Mar 05, 2024  
2023-2024 University Catalog 
  
2023-2024 University Catalog

Computer Science, M.S.


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Program Overview:

The Department of Computer Science offers a program of study leading to the degree of Master of Science. The program is designed to be flexible enough to accommodate the needs of two kinds of students: those who have recently completed an undergraduate degree in computer science and want to further their education, and those practicing professionals who want to acquire specific academic experience relevant to their work.

Student Learning Outcomes

Student Learning Outcomes (SLOs) for MS Computer Science

1

Analysis, Synthesis, and Application of Acquired Knowledge in Computer Science: The computer science graduates will have the ability to communicate the acquired knowledge in at least one of the eight computer science subfields (theoretical computer science, systems and network, software systems, software engineering, cybersecurity, database systems and distributed applications, computer graphics and visual computing, and artificial intelligence) effectively in oral form.

2

Communicate the Acquired Knowledge in Written Form: Students will have in-depth knowledge in one of the eight subfields of computer science (theoretical computer science, systems and network, software systems, software engineering, cybersecurity, database systems and distributed applications, computer graphics and visual computing, and artificial intelligence). Students will also acquire basic knowledge in three different subfields in addition to their in-depth subfields. The computer science graduates will be able to communicate the acquired knowledge in written form.

3

Analyze Problems and Synthesize Solutions: Students will have the ability to analyze complex computational or software developmental problems and synthesize solutions with implementations by applying acquired knowledge in selected computer science subfields such as theoretical computer science, systems and network, software systems, software engineering, cybersecurity, database systems and distributed applications, computer graphics and visual computing, and artificial intelligence.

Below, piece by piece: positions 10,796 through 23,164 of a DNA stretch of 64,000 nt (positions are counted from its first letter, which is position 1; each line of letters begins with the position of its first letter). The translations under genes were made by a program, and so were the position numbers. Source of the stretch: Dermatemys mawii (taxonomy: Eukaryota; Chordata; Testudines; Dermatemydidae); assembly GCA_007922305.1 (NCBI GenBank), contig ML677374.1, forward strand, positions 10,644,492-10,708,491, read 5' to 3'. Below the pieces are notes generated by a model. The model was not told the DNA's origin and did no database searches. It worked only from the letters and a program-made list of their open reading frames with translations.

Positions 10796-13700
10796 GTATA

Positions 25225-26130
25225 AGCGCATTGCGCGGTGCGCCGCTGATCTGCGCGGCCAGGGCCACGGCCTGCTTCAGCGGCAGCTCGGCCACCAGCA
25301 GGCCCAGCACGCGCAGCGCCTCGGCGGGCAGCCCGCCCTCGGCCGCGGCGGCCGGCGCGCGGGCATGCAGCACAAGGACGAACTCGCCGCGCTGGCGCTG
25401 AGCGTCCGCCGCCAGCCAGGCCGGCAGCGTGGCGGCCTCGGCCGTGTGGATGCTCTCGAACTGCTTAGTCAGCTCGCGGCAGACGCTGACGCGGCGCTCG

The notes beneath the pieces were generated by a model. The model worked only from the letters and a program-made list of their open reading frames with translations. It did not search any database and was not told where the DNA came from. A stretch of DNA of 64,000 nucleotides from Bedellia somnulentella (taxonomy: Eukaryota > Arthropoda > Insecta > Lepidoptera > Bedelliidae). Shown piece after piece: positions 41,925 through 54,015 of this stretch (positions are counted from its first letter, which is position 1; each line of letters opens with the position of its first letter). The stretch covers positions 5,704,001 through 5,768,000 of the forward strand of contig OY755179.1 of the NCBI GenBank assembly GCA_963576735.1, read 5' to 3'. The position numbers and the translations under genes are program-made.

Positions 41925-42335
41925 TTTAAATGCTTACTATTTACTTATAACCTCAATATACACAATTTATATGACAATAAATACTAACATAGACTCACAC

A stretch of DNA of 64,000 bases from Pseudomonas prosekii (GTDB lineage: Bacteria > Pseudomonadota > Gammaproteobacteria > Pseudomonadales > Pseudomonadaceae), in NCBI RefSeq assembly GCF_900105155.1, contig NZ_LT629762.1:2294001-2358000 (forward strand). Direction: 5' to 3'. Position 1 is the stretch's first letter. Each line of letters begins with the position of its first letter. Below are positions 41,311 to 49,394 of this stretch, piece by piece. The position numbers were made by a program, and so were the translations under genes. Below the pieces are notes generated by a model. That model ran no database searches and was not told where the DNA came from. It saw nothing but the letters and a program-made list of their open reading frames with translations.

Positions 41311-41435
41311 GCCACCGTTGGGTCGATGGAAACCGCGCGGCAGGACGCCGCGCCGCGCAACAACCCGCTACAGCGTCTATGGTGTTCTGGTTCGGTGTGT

Admission Requirements

In addition to meeting the minimum standards for admission to the Graduate School, admission to the master’s degree in computer science will be determined by the department on the basis of undergraduate academic record, three letters of recommendation, statement of purpose. Admission to the program generally requires a mathematical background equivalent to MATH 2111, MATH 2112 (Calculus with Analytic Geometry) and MATH 3721 - Intro to Discrete Structures ; and a computer science background including the equivalent of CSCI 1583 - Software Design and Development I , CSCI 2120 - Software Design II , CSCI 2125 - Data Structures , CSCI 2450 - Machine Structure and Assembly Language Programming , CSCI 3301 - Computer Design & Organization , and two upper-division courses. Students not meeting these requirements may be admitted to the program on a conditional basis, and must fulfill conditions imposed by the department in addition to the regular requirements for the degree. Students with bachelor’s degrees in fields other than computer science may be admitted on a conditional basis.

Degree Requirements


The department offers both thesis and non-thesis options in the master’s program. All candidates for the master’s degree must satisfy the following background, breadth, and depth requirements.

No course may be counted toward the satisfaction of more than one of these requirements.